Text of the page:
The Stone of Sacrifices is a cylindrical mass of porphyry, of twenty-five feet in circumference, covered both on the surface and sides with sculpture in relief. It is strongly urged that this was not the altar implied by the popular name, but one of the stones termed temalacatl, on which gladiatorial combats between prisoners of rank and the Mexican warriors took place on solemn occasions. I have but little hesitation in asserting that the groove in the upper surface formed no part of the original design.

It has been surmised that this is the "exceedingly great stone" which was discovered by the Mexicans as late as the reign of Montezuma, when it is recorded that it was brought to the capital with great labour and pomp for the sacrifices: on which occasion 12,210 victims were immolated.

It may fairly be credited that many of these antiquities were the work of a people anterior to the Aztecs.

No doubt can be entertained but that their systems for the computation of time were transmitted to them from the Toltecs.

The great Calendar Stone is a vast mass of basaltic porphyry, twenty-four tons weight, covered with the most symmetrical and admirable hieroglyphics.

Two several calendars were in use among the aborigines, namely: the Reckoning of the Sun, used for civil purposes, and the Calendar of the Moon, employed to regulate their religious festivals.[6]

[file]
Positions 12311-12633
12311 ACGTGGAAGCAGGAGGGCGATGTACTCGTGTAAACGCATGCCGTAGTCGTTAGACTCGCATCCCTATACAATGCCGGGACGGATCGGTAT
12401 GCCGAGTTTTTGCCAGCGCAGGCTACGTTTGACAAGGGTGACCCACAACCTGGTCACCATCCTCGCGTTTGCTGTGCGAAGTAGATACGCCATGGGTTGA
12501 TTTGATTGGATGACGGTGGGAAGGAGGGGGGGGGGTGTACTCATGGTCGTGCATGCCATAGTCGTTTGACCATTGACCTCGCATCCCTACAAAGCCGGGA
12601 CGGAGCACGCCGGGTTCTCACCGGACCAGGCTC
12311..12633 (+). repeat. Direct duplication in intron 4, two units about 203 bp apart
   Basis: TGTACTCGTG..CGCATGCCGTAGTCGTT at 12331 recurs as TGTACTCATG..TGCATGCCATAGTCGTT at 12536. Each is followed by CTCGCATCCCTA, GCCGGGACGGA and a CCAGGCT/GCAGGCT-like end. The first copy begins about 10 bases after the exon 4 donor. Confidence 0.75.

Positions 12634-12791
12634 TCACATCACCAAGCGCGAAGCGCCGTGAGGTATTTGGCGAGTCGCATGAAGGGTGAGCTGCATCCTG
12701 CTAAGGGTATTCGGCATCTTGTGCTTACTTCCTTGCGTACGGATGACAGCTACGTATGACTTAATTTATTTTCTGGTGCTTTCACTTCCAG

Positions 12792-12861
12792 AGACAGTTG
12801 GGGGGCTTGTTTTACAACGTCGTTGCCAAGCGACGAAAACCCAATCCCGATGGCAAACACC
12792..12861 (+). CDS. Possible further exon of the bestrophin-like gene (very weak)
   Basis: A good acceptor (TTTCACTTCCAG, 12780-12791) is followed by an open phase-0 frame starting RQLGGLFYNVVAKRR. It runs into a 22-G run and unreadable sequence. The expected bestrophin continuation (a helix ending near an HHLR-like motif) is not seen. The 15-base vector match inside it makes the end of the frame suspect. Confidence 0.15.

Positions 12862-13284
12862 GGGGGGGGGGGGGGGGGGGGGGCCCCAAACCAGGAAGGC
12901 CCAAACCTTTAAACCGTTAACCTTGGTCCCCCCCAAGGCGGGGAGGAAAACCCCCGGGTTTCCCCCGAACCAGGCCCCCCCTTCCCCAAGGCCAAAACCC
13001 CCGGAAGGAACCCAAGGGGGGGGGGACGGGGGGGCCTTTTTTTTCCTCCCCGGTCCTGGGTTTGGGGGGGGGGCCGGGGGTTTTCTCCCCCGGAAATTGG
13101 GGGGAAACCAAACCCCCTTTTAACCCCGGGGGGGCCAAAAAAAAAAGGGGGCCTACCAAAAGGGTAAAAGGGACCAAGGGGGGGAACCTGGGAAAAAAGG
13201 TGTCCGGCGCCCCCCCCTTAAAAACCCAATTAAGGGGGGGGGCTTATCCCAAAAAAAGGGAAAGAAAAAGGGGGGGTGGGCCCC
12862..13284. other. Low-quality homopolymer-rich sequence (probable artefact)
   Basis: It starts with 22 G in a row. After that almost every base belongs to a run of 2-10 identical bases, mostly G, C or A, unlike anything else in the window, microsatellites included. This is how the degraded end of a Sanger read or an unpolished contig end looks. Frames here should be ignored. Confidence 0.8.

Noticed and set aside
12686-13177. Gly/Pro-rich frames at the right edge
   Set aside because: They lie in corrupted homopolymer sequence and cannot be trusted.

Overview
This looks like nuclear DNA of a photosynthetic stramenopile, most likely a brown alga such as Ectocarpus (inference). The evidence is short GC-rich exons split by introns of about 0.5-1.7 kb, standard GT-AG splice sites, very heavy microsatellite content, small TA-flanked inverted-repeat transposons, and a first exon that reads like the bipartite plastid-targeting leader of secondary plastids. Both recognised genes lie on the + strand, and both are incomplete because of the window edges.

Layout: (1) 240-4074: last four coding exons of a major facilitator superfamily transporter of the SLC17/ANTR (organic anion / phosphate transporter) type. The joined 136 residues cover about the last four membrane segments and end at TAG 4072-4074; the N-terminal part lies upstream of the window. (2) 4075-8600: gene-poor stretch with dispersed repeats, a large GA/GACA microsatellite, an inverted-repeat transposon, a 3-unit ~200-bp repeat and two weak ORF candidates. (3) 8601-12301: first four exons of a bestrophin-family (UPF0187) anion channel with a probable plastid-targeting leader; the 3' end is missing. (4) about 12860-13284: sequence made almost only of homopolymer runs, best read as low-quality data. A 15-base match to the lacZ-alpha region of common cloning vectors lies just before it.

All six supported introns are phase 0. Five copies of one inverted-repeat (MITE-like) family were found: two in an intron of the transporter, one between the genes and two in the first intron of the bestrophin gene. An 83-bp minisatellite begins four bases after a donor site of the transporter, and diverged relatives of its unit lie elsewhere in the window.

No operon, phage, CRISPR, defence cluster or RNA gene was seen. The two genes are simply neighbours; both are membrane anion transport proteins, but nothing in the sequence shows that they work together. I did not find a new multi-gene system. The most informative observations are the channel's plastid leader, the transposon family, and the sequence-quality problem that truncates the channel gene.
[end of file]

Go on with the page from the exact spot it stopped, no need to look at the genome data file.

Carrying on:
The Reckoning of the Sun was briefly as follows.[7] The civil year consisted of three hundred and sixty four days, divided into eighteen months of twenty days each, with exception of the last, to which the five odd days were added. But evidently knowing that the tropical year exceeded their year by six hours, they, after the termination of each cycle of fifty-two years, added thirteen days before they recommenced the first month of the following cycle, and thus adjusted their time. Each of the eighteen months has a certain name from some natural object characteristic of the particular season which it indicated, or from some particular festival or employment in which they were engaged at such times. The twenty days were also named, and like the months, had their hieroglyphic sign. Every fifth day throughout the month was a market day. In recording the events of their history, the precise cycle of fifty-two years in which a given circumstance occurred, was first indicated, and not the century, as with us, and consequently the cycles were numbered from a certain epoch.